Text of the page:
Saturday, January 13, 2018

Correspondences


(Continued from Birthday & The Man)

- What we said about Goethe's Elective Affinities,* that it was the opposite of the romantic call to accept passion as opposed to reason I always thought it was, I have to admit is hard for me to accept. I looked back at Goethe's views on nature, and found, in fact, they were in accord with our dismissal of thinking of ourselves as things moved by things, parts moved by parts. For him science was or ought to be like perception: seeing things as a whole, seeing how things were composed. But -
- Yes?
- In Wilhelm Meister's Apprenticeship there are major religious and mystical elements: a whole separate novel is inserted of a woman who wishes to live entirely in religious feeling; and in the main story there is another woman who has an intimate relation with astronomical movements, with the stars and the planets, with the Cosmos. What do you make of this?
- I'm afraid you'll think I'm joking.
- 'It seems my fate to be in the wrong with you about the smallest things. I must be very good-natured to overlook such an unfailing superiority as yours.' **
- Fine. Jonas, you remember, the author of The Phenomenon Of Life, describes life as an interrelation with the world, involved in the world by feeling its intrusions, and willing in turn to intrude on it, in a constant movement that retains the form of life, with the goal of self preservation through constant remaking of itself. 'Will' and 'feeling' are not, he says, facts about the world: they are not parts of things put in movement against other parts. They involve a sense of direction. That is, they involve a selection between possible arrangements of the world. Freedom of how to speak of the world, how to see the world, arises out of the fixed 'vocabulary' of things come to be known.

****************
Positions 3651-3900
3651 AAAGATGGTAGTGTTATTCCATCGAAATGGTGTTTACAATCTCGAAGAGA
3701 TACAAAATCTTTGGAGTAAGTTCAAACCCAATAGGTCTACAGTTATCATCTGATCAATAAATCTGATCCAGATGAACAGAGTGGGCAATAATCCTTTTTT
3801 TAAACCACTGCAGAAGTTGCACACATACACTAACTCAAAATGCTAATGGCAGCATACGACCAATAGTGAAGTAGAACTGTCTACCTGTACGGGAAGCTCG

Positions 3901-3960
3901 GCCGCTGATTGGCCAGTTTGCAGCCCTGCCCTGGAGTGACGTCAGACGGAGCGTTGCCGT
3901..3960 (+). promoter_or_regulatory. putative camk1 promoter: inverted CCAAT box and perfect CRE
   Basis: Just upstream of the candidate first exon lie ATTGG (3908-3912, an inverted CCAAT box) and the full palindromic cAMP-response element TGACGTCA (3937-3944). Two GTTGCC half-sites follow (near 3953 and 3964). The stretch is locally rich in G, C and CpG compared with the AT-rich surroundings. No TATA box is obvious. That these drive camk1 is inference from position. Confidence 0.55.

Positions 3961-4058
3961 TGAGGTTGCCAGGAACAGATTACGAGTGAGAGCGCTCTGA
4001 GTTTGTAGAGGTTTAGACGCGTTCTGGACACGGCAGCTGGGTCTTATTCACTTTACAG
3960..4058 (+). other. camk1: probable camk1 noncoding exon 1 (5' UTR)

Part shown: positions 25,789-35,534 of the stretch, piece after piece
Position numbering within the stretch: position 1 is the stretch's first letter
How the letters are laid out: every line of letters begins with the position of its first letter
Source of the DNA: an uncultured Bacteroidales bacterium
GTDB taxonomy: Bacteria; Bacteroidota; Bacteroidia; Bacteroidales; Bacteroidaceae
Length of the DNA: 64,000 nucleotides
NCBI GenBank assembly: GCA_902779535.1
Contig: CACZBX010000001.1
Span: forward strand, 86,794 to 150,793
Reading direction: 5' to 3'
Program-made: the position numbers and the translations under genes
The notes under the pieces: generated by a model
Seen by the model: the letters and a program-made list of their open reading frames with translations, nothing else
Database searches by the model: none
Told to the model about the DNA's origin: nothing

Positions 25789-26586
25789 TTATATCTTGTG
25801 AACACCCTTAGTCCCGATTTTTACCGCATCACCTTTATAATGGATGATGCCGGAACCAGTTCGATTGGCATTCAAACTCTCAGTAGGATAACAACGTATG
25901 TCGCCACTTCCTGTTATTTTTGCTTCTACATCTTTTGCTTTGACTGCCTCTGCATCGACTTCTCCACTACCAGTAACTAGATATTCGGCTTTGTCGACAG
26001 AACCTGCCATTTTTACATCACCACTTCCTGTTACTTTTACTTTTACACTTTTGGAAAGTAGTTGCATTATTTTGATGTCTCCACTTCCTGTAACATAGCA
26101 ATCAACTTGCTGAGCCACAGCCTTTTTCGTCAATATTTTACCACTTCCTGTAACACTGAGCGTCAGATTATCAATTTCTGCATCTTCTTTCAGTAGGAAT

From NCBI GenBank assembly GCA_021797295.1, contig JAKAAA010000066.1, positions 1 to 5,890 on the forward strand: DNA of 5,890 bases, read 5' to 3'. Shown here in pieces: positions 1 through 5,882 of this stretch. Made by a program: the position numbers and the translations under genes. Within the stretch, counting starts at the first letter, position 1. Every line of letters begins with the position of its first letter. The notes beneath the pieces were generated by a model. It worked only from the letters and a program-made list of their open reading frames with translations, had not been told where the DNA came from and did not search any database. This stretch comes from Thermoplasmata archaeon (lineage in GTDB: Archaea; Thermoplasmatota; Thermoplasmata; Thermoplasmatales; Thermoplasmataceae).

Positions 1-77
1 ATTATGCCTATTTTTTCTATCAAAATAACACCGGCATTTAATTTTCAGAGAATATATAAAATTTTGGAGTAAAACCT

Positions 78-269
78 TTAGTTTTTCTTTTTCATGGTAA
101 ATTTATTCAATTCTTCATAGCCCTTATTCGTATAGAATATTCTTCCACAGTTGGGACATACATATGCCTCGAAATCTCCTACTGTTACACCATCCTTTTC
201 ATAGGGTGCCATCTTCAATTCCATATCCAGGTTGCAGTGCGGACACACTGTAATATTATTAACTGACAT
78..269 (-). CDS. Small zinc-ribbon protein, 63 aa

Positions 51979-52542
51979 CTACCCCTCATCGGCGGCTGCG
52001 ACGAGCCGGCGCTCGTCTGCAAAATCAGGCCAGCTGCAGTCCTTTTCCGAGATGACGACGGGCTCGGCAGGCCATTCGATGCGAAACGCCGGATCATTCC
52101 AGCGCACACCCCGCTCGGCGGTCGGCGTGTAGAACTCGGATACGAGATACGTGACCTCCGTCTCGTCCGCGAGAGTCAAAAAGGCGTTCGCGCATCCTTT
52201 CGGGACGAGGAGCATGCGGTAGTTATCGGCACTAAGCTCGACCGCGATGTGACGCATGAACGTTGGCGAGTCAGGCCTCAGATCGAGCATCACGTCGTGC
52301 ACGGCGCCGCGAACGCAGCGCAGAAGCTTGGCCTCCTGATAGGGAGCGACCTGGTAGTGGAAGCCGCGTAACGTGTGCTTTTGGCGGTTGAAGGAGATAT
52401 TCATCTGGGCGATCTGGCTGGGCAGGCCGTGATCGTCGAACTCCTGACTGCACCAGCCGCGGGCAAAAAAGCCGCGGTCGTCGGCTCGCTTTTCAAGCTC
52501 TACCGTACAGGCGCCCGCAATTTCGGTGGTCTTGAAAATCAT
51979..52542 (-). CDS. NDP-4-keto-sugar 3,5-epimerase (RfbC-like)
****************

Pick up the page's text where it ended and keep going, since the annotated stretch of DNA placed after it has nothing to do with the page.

- We respond to the world, we feel it, and willing it to take on a preferred arrangement we act on it.
- Yes. The character who is detached from the world in religious feeling can be seen to be, by an act of will, standing back from the world, being 'the knower of the field'. And the character who's in intimate relation to the cosmos, and can perhaps act on it to make it better, that reflects the capacity life has to will the world into shape. Well?
- Here's the thing. Brain scientists, neurophysicists, whatever they are calling themselves now, they imagine they don't feel and don't will. They call mental states epiphenomena. That is, things in a world of parts moving parts but which themselves don't have parts therefore can't be anything. How can people be so stupid? They say they know how to talk about the world and if some part of the world doesn't let them talk that way they say it must not be in the world. Where is it then?
- A good question. Do you know, I think the reason, as you put it, they can be so stupid is that they know the experience of making an error in their conclusions, dumping the bad idea, and backtracking.
- But dumping a bad idea, a logical progression or scheme of classification, is not the same as dumping knowledge of your own experience.
- It is, if you never consider these kinds of questions.
- And they don't.
- They never consider these kind of questions because they can't imagine how the freedom that comes of not having parts acting on each other is related to the lack of freedom in having parts acting on each other.
- Can you?
- Has Goethe given you any ideas?
- Yes and no. Sometimes he seems to believe in meaningful coincidences, fate, a personal destiny, the world taking on a form that suits our will; other times he seems to be making fun of the idea, for example showing that when Wilhelm thought he was pursuing his own way in life actually a secret society had been guiding his fate.
- Try putting that together with Goethe's views on nature.
- The science he said he wanted to do was of making representations, rather than explanations.
- Yes. We know that when science looks for a relation of explanations to each other it looks for whether the parts in one move the parts in the other. What is the relation of representations to each other?